Ultrasound Guided Infraclavicular Block

Ovid: Peripheral Nerve Blocks: A Color Atlas

Editors: Chelly, Jacques E.
Title: Peripheral Nerve Blocks: A Color Atlas, 3rd Edition
> Table of Contents > Section IV – Ultrasound > 35 – Ultrasound Guided Infraclavicular Block

Ultrasound Guided Infraclavicular Block
Paul Bigeleisen
Steve Orebaugh
Patient Position:
Supine, with ipsilateral arm abducted 120° with the elbow flexed 90°.
This position rotates the plexus away from the pleura and closer to the
surface of the skin.
Indications: Elbow, forearm, or hand surgery.
Needle Size: 50-mm, 22-gauge needle.
Surface Landmarks: Clavicle and deltopectoral groove. Skin over the pectoralis major muscle.
Ultrasonographic Landmarks: Note the pectoralis major and minor muscles, and the clavipectoral fascia immediately deep to the pectoralis minor muscle (Fig. 35-1).
The axillary artery and axillary vein lie just beneath the
clavipectoral fascia. Adjacent to the artery are found the cords of
brachial plexus: the lateral cord (cephaloanterior), posterior cord
(cephalad), and medial cord (cephaloposterior). The pleura and second
or third rib are seen deep to the axillary artery, vein, and plexus (Fig. 35-1).
Transducer Position: In sagittal plane with the probe positioned 1 cm below the clavicle and 1 to 2 cm medial to the deltopectoral groove.
Volume: 15 to 20 mL.
Sterile prep of skin. Place a sterile cover over the probe or sterilize
the probe itself. Use sterile ultrasound gel on the field. Subcutaneous
local anesthetic is injected at the superior margin of the transducer.
The block needle is inserted at this site, at a 45° angle, and advanced
in-plane parallel to the long axis of the transducer, so that the
entire needle remains in view on the ultrasound machine screen. The
steep downward angle makes keeping the needle image intact on the
screen more challenging than with more


nerves. The needle is directed toward the cords in sequence, and as
each cord is contacted, the peripheral nerve stimulator is turned on,
with current set to 0.5 to 1 mA, if stimulation is desired for
confirmation. When sensory or motor stimulation confirms the
appropriate cord has been contacted, local anesthetic is delivered in
small aliquots, observing spread of local anesthetic around each cord
and any branches. This confirms that the needle tip is not
intravascular. For contact of the medial cord, wrist or finger flexion,
with ulnar deviation, is typical, as is thumb adduction. When the
lateral cord is contacted, wrist or finger flexion, or elbow flexion,
is expected. Finally, for stimulation of the posterior cord, elbow,
wrist, or finger extension is typical. At each cord, 5 mL of local
anesthetic is injected in small increments, creating a “halo” around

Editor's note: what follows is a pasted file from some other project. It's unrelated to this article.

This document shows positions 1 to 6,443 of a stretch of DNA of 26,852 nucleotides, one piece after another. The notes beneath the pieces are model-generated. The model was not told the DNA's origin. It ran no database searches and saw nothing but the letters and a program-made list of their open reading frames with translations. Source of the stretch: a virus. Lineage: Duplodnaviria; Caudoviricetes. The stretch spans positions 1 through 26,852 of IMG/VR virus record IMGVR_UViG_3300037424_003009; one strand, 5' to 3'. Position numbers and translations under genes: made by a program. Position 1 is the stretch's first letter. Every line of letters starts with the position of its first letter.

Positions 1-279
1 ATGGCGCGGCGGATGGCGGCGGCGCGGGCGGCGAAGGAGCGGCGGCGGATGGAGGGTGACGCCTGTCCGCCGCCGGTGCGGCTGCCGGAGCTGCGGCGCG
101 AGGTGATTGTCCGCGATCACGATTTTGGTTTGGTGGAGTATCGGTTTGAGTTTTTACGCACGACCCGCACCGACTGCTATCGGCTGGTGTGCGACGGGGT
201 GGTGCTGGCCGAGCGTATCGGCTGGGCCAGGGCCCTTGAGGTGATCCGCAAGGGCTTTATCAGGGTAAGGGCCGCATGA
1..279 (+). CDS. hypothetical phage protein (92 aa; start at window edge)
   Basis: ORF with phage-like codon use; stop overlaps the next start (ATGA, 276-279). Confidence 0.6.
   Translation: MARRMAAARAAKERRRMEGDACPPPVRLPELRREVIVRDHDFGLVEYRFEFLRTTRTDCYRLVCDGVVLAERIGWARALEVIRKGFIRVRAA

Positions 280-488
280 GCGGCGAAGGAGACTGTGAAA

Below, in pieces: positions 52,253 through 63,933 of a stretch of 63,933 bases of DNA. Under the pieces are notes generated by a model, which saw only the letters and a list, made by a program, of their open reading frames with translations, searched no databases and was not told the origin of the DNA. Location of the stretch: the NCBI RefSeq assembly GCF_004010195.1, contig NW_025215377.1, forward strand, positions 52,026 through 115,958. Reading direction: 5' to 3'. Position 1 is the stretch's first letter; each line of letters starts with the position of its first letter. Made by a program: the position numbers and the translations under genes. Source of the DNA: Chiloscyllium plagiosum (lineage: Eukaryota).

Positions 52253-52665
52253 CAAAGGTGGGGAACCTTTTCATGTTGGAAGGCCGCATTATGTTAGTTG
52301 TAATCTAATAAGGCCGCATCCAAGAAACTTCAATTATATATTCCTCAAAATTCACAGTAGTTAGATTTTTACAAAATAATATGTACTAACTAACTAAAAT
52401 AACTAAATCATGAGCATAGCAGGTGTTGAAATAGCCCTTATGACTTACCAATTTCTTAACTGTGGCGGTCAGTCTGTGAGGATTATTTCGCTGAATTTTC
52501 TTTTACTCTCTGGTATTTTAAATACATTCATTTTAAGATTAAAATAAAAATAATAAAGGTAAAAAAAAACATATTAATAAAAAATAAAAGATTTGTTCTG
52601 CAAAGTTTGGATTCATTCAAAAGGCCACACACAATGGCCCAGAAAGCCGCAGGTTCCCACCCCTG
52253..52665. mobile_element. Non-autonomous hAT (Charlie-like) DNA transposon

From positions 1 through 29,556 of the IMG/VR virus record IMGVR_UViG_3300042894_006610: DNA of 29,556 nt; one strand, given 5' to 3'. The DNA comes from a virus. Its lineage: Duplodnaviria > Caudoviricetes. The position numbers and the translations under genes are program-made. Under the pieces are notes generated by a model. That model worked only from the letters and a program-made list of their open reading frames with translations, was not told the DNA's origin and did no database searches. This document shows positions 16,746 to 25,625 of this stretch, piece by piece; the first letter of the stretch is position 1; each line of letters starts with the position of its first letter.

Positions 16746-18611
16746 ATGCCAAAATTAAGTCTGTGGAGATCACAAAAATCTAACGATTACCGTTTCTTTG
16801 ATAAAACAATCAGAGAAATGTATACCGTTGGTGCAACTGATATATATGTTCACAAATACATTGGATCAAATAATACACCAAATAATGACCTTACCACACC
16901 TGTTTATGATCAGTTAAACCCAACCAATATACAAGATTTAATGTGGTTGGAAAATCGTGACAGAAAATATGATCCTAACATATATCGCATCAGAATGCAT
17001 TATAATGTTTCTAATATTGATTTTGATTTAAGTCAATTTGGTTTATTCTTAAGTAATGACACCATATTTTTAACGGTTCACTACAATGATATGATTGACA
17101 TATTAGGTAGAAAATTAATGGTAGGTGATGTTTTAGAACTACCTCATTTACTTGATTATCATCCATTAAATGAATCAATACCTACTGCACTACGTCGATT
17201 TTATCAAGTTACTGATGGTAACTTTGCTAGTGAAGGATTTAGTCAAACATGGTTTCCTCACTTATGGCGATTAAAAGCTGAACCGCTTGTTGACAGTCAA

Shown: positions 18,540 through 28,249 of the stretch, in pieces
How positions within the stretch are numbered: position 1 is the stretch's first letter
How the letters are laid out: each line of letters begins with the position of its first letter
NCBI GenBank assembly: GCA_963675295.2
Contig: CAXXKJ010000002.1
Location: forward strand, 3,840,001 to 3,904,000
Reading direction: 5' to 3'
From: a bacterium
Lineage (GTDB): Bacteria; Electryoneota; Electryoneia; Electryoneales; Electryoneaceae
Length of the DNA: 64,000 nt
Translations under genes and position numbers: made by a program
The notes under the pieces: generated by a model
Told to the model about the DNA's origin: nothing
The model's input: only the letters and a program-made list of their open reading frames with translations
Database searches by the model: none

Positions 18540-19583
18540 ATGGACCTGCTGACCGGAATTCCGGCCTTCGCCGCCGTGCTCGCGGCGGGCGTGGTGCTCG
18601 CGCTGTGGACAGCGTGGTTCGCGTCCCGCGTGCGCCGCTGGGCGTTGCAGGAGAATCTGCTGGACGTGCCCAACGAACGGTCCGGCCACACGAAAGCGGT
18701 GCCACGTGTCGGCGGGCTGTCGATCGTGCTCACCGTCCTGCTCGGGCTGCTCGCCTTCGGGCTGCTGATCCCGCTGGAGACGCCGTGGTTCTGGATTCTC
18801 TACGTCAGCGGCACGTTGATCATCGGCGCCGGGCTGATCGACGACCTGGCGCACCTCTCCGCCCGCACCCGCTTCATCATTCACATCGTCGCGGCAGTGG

each one.

Figure 35-1.
a, axillary artery; BP, brachial plexus; c, clavicle; L, lung; LC,
lateral cord; MC, medial cord; PC, posterior cord; pm, pectoralis
minor; v, axillary vein.
  • Innervation patterns vary and stimulation
    may vary from the classic patterns described for the three cords. In
    addition, some patients have only two cords, or very rarely, one cord.
  • Some authors have reported good results
    for ultrasound guided infraclavicular block by simply delivering a
    circumferential bolus of local anesthetic around the entire axillary
  • Note that the artery is usually cephalad
    to the vein. It may be difficult to collapse the vein with chest wall
    pressure, due to its depth. Color-flow Doppler can be helpful to
    distinguish the two vessels, along with changes in caliber of the vein
    with respiration. Both the artery and vein give rise to small branches
    at this level, and it is imperative to look for these with ultrasound
    as well as aspirating frequently during local anesthetic injection.
  • The pleura and lung are only a few
    millimeters deep to the posterior cord and vessels. Care must be taken
    to keep the tip of the needle in view with ultrasound at all times in
    order to avoid pneumothorax.
  • Some authors advocate visualizing the cords and delivering local anesthetic to each without stimulation.
  • If the patient’s upper extremity is
    fractured, or if the patient’s shoulder is frozen, the block can be
    performed with the patient’s upper extremity adducted to the side. The
    probe and needle approach are the same as described above.
  • Some practitioners prefer to perform the
    block at a more distal position along the plexus. In this case the
    probe should be placed inferior to the coracoid process. The plexus
    lies deeper here and may be more difficult to visualize. In this
    location, the medial cord may lie posterior to the axillary artery, or
    may be sandwiched in between the axillary artery and vein (Fig. 35-2).


Figure 35-2.
a, axillary artery; cn, cutaneous nerve; m, median nerve; pma,
pectoralis major; pmi, pectoralis minor; LC, lateral cord; mc,
musculocutaneous nerve; MC, medial cord; PC, posterior cord; r, radial
nerve; u, ulnar nerve; V, axillary vein.
Suggested Readings
Arcand G, Williams SR, Chouinard P, et al. Ultrasound-guided infraclavicular versus supraclavicular block. Anesth Analg 2005;101:886–890.
Bigeleisen PE, Wilson M. A comparison of two techniques of ultrasound guided infraclavicular block. Br J Anaesth 2006;96:502–507.
Marhofer P, Sitzwohl C, Greher M, et al. Ultrasound guidance for infraclavicular brachial plexus block in children. Anaesthesia 2004;59:642–646.
Perlas A, Chan VWS, Simons M. Brachial plexus examination and localization using ultrasound and electrical stimulation. Anesthesiology 2003;99:429–435.
Sandhu NS, Capan LM. Ultrasound-guided infraclavicular brachial plexus block. Br J Anaesth 2002;89:254–259.

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